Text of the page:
Mia Mottley, the prime minister of Barbados who is leading efforts to overhaul global financial institutions, voiced support for two of the contenders with development experience to reform the World Bank as its new president.
Rockefeller Foundation President Rajiv Shah and Ngozi Okonjo-Iweala, the World Trade Organization director-general, were both “more than qualified” for the top job at the World Bank, Mottley said in an interview with the Financial Times. They had the “instinct for reform” needed to integrate climate change into the multilateral lender’s work, she said.
Mottley’s vision for reforming the World Bank and IMF has won her wide recognition and the public backing of French President Emmanuel Macron, with whom she will co-host a summit in Paris in June to scope out what is known as the Bridgetown Initiative.
Mottley said the question for the World Bank leadership candidates was whether they could “carry the G7 countries along with them”, and rally their support for change.
The bank’s board on Wednesday said it hoped to select a new president by early May as it formally opened a month-long nomination process. It said it “would strongly encourage” female candidates.
The US is the leading shareholder in the bank, followed by China, Japan, Germany, France and the UK. Developing countries such as Barbados have only a small vote among the 189 country members but can carry sway with their public agenda.
German World Bank governor Svenja Schulze, who is minister for economic co-operation and development, said it was “definitely time for a woman to lead” the institution. The new president should push “the reform of the World Bank with full power and conviction”, Schulze added.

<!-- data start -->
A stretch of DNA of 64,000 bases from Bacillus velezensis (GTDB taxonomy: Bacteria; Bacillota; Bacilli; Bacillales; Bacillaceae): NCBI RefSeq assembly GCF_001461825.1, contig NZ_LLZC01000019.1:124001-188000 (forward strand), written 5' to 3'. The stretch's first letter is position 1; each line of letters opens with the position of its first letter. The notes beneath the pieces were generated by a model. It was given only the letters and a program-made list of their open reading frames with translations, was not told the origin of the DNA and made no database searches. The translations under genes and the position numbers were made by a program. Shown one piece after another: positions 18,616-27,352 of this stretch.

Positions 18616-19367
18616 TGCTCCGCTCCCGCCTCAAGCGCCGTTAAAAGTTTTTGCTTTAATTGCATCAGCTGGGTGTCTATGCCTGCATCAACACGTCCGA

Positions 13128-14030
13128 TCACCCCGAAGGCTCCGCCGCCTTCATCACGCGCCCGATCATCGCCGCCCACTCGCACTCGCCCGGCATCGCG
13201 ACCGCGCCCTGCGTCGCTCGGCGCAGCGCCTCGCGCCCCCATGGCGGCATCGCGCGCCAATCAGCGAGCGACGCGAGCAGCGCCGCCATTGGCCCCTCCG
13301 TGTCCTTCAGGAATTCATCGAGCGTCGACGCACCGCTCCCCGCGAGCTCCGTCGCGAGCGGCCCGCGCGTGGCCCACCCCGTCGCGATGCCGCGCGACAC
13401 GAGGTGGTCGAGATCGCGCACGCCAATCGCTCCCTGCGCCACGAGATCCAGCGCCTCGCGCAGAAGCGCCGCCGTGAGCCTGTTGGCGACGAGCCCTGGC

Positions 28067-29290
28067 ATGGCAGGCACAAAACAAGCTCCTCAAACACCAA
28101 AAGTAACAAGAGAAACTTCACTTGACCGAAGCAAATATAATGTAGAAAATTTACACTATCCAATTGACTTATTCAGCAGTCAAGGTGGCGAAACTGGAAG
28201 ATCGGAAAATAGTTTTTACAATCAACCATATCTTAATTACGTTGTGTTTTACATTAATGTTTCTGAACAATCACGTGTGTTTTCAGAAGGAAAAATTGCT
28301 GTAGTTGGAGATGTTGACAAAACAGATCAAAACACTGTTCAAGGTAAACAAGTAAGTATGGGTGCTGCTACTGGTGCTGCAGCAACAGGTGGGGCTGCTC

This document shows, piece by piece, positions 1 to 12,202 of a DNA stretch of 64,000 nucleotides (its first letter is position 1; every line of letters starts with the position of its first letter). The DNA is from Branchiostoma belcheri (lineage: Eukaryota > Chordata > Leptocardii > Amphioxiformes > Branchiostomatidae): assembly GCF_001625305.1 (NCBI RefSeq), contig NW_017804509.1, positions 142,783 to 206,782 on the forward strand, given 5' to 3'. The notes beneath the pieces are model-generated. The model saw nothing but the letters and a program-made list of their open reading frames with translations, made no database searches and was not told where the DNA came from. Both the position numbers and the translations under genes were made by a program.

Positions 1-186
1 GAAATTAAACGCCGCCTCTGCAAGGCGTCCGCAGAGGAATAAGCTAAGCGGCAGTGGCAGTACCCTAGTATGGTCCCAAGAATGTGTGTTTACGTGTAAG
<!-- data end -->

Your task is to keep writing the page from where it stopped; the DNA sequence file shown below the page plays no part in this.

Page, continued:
Other than Okonjo-Iweala, other potential women contenders for the role include Samantha Power, the former US ambassador to the UN, and US Agency for International Development chief Gayle Smith, of the ONE Campaign anti-poverty group.
World Bank President David Malpass’s abrupt announcement a week ago that he would resign almost a year early followed months of mounting pressure from shareholders who stress the need to make the lender fit for the challenges of this century, including climate change and pandemics.
The US traditionally nominates the president, and is rarely opposed, though other nations are free to put forward alternatives.
There is not yet a preferred US candidate. Following its board meeting on Wednesday, the bank’s directors said there would be an “open, merit-based and transparent” selection process, with a shortlist of up to three candidates to be made public after the close of the nomination period at the end of March. They would look for someone with development experience and diplomatic skills.
Mottley said the success of the IMF and World Bank spring meetings would come down to the “will of the G20” group of nations, since a new president was not expected to be in place by then.
“The only entities that can spur that decision-making are the shareholders and not management,” she said, adding that the timing of Malpass’s resignation “may prove to be difficult for progress”.
Analysts said the bank and shareholders could press on with reforms that were already under way, including proposals to lower the bank’s equity-to-loan ratio.
The Barbadian prime minister also said the present system for appointing leaders of the multilateral institutions, under which the US and major European shareholders select the heads of the World Bank and IMF, respectively, was overdue for reform.
While “the system must change”, there was not enough time to alter it before the appointment of Malpass’s successor, Mottley said. “What the world needs now more than ever is somebody in place to take decisions to minimise the scale of suffering that has taken place as a result of a looming set of problems.”
“As soon as a new president is elected, there ought to be a process to change the rules so that we don’t find ourselves, again, having to accept the status quo simply because we’ve not undertaken the necessary reform in good time.” Developing country shareholders “can’t be at the table and not be seen or not be heard”.